With the muggy and humid air and the spicy Southern creole dining, New Orleans is a city full of life. This year, New Orleans, Louisiana, hosted the Excellence in Journalism National Conference September 18-20. I, along with four fellow executive board members, had the opportunity to attend thanks to funding and support from our school. Our time at the conference could not have been more enjoyable. We not only attended workshops addressing various topics, but also explored the downtown New Orleans area and met with top-notch industry professionals. With that, I realized there is much more to take away from a conference than simply networking.

One goal I had in mind when attending this conference was to expand my knowledge on what it means to be a media professional. In the past, my conference attendance has involved sitting in on similar workshops that address, more or less, the same issues. This time, I tried to branch out and explore a variety of panels with the goal of hoping to learn about all sides of the communications industry. I wanted to seek different experts who could share with me the process of improving social media usage, reporting with accuracy and researching information. Hence, I listened to presenters that spoke about a range of topics and issues, including “Covering Domestic Violence Against Native Women”; “Race, Religion and Politics: Avoiding Stereotypes and Leading Community Conversation”; “Immigration: Reporting Across Ethnic Divides”; “From Data to Impact: Finding and Using Health Disparities Data”; “New Orleans News and the Role of the Press in the Digital Age”; “Collaboration Tops Branding in Nonprofit Journalism.” I enjoyed these panels because they discussed topics relevant to today’s society and brought to my attention the issues we are still working to address.

There were two sessions that stood out to me throughout my time at the conference. First, I was impressed at the number of people who attended the “Race, Religion and Politics: Avoiding Stereotypes and Leading Community Conversation” panel. I attended the panel because I felt that it fit in with all that I am currently studying in one of my journalism courses this semester, “Media Literacy: Race, Gender and Ethnicity.” The session highlighted topics that are still prevalent in society today: race and stereotypes that misrepresent a story and/or narrative. I thought it was impactful to hear about how to craft the story accurately and depict characters and sources in the right light. In my opinion, this was an important session to attend because it helps to understand how to make ethical and accurate journalistic decisions when crafting a message or story. After learning the ways in which the media distorts information, I learned how I can improve as a journalist and storyteller by understanding the impact of the decisions that ultimately misrepresent a story or narrative.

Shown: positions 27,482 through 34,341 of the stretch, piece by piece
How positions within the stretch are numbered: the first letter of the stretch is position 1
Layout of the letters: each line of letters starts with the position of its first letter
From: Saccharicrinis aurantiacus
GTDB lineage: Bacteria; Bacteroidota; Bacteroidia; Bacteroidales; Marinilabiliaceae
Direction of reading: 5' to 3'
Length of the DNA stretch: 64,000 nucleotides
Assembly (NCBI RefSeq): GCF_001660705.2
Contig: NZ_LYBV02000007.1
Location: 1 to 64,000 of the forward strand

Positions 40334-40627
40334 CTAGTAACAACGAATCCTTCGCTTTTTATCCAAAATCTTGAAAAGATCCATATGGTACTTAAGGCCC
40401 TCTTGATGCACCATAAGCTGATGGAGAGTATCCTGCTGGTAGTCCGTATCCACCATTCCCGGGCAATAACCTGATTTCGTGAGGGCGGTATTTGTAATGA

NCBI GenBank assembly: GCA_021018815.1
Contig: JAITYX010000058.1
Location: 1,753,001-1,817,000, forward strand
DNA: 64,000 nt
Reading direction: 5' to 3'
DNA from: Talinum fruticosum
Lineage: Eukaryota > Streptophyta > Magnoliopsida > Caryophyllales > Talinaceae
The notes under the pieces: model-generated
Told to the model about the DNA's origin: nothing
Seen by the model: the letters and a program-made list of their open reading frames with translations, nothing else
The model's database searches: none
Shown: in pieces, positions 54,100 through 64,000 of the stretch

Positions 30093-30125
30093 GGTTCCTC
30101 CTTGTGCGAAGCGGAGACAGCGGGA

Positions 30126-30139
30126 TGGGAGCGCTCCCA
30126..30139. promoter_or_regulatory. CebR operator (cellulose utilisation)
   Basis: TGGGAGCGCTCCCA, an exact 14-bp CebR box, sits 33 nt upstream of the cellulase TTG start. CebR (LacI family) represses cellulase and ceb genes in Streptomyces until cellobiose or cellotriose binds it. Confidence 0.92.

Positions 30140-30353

The second workshop that was meaningful to attend was the “Collaboration Tops Branding in Nonprofit Journalism.” Compared to the other panels and workshops, I consider this one on nonprofit journalism to be my favorite. The panel consisted of representatives from Native Health News Alliance, a nonprofit news and service site that serves Native American populations and media. Prior to the EIJ conference, I had never attended a workshop where we discussed media for Native Americans, so in my opinion, it was unique to learn about the Native American culture, population and misperceptions. As a writer, I believe it is important to understand other cultures and ethnicities simply because it contributes to how well a story is told. This panel opened my eyes to sharing stories about some of the most underrepresented groups in the media. There are definitely stories to be told…they just need to found and written without any presumptions. Collaboration, whether it is with another organization or with another writer, challenges your assumptions and biases and creates a diverse network of alliances to authenticity to your writing. As a storyteller, passion and harmony thrive in collaborative environments.

These workshops, along with the ones I mentioned earlier, presented a diverse array of issues that contribute to my understanding of how to become a media professional who is aware of her biases and the misrepresentations in the media. The EIJ conference, for sure, definitely put the hat on a wonderful year as president of the Ithaca College chapter of the Society of Professional Journalists.